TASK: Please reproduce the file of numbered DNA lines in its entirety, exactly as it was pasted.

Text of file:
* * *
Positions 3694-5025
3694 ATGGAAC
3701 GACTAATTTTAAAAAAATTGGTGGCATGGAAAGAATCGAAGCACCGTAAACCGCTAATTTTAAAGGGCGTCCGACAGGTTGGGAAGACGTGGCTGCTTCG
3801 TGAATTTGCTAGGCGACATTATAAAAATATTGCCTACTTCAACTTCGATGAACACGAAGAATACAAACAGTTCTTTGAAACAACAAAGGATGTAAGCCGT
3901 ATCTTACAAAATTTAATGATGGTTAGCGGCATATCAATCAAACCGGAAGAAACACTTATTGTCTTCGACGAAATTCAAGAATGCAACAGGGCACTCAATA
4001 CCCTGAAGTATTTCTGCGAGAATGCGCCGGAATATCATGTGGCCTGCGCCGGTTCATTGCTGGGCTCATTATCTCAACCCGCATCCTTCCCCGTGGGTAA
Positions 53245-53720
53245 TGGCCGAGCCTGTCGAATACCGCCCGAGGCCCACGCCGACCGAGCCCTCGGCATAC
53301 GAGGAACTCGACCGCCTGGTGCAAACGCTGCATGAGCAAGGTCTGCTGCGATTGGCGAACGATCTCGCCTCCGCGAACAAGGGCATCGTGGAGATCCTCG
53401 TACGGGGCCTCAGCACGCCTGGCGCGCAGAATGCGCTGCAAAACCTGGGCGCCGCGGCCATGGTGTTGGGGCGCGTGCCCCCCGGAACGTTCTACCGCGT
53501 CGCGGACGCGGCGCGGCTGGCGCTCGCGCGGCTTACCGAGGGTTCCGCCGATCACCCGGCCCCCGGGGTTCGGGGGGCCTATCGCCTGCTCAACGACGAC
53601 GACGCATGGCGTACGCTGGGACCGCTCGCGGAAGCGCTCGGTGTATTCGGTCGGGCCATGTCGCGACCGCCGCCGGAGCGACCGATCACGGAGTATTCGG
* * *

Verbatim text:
Positions 3694-5025
3694 ATGGAAC
3701 GACTAATTTTAAAAAAATTGGTGGCATGGAAAGAATCGAAGCACCGTAAACCGCTAATTTTAAAGGGCGTCCGACAGGTTGGGAAGACGTGGCTGCTTCG
3801 TGAATTTGCTAGGCGACATTATAAAAATATTGCCTACTTCAACTTCGATGAACACGAAGAATACAAACAGTTCTTTGAAACAACAAAGGATGTAAGCCGT
3901 ATCTTACAAAATTTAATGATGGTTAGCGGCATATCAATCAAACCGGAAGAAACACTTATTGTCTTCGACGAAATTCAAGAATGCAACAGGGCACTCAATA
4001 CCCTGAAGTATTTCTGCGAGAATGCGCCGGAATATCATGTGGCCTGCGCCGGTTCATTGCTGGGCTCATTATCTCAACCCGCATCCTTCCCCGTGGGTAA
Positions 53245-53720
53245 TGGCCGAGCCTGTCGAATACCGCCCGAGGCCCACGCCGACCGAGCCCTCGGCATAC
53301 GAGGAACTCGACCGCCTGGTGCAAACGCTGCATGAGCAAGGTCTGCTGCGATTGGCGAACGATCTCGCCTCCGCGAACAAGGGCATCGTGGAGATCCTCG
53401 TACGGGGCCTCAGCACGCCTGGCGCGCAGAATGCGCTGCAAAACCTGGGCGCCGCGGCCATGGTGTTGGGGCGCGTGCCCCCCGGAACGTTCTACCGCGT
53501 CGCGGACGCGGCGCGGCTGGCGCTCGCGCGGCTTACCGAGGGTTCCGCCGATCACCCGGCCCCCGGGGTTCGGGGGGCCTATCGCCTGCTCAACGACGAC
53601 GACGCATGGCGTACGCTGGGACCGCTCGCGGAAGCGCTCGGTGTATTCGGTCGGGCCATGTCGCGACCGCCGCCGGAGCGACCGATCACGGAGTATTCGG